The Rules of Civil Procedure cannot be applied if applying them would offend restrictions imposed by our Constitution. The Alabama Constitution of 1901 prohibits the use of procedural or administrative rules either to “abridge, enlarge or modify the substantive right of any party” or to “affect the jurisdiction of circuit and district courts or venue of actions therein.” Ala. Const. of 1901, Amend. No. 328, ? 6.11. At the same time, Rule 81(a) reads:

“(a) Proceedings Controlled by Statute. In the following proceedings, these rules shall be applicable to the extent that the practice in such matters is not provided by statute:

“. . . .

“(32) All other actions or proceedings removed, appealed, taken by certiorari or otherwise brought into the courts enumerated in Rule 1. The applicability of these rules as provided in this subdivision (a) shall not affect the scope of review or hearing.”

(Emphasis added.) Therefore, when a statute regulating a proceeding is silent on a particular issue, the Alabama Rules of Civil Procedure will apply, so long as the application of those Rules does not violate ? 6.11 of the Constitution.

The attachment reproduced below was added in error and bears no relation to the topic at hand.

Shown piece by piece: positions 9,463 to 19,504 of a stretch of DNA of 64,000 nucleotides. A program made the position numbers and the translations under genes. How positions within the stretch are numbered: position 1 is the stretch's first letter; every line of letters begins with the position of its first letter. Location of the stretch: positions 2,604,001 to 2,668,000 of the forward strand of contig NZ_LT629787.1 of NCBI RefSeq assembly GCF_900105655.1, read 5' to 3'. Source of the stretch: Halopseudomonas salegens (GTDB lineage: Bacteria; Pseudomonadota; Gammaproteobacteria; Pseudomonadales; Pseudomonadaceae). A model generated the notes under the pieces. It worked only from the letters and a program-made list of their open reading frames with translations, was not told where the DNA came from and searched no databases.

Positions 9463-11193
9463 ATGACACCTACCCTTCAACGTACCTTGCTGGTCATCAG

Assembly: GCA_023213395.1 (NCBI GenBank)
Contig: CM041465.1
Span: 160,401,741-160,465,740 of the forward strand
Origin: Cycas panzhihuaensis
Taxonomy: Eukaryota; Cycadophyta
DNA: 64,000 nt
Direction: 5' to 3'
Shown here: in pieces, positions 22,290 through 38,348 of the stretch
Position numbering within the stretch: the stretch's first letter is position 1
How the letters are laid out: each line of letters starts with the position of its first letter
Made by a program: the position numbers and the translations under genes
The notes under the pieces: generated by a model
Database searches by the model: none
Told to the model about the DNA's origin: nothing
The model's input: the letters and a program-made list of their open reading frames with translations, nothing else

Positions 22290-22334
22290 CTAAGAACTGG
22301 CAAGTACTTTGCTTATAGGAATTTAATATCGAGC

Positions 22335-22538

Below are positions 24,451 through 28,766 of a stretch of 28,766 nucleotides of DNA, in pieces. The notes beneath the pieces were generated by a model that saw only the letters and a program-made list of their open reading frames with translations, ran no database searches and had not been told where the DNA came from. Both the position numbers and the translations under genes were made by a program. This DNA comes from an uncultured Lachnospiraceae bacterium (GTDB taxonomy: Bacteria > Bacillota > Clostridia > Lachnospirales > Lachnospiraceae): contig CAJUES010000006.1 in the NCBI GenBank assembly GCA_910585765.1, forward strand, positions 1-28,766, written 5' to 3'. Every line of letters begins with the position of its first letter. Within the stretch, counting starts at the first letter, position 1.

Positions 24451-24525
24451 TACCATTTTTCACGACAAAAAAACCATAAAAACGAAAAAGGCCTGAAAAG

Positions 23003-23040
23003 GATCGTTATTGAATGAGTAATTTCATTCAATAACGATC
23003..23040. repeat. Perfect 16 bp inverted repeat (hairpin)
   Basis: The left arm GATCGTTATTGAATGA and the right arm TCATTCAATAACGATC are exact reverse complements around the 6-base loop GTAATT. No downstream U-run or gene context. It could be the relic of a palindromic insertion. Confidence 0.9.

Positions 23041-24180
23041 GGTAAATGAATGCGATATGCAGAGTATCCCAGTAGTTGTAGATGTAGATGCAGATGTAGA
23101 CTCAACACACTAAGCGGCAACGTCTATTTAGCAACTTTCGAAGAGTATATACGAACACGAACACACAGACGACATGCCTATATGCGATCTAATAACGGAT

Before reaching that constitutional question, we should determine whether ? 25-4-95, Ala. Code 1975, is silent on the issue of a transfer based on improper venue. Section 25-4-95
provides that one may secure judicial review of a decision of the Board of Appeals of the Department of Industrial Relations “by filing a notice of appeal in the circuit court of the county of the residence of the claimant.” Thus, we must ask whether the Legislature, in formulating the remedy of judicial review in ? 25 4-95, specifically excluded the prospect of a transfer upon a filing in the wrong county. Finding no such exclusion expressed in ? 25-4-95, I conclude that that statute is silent on this issue.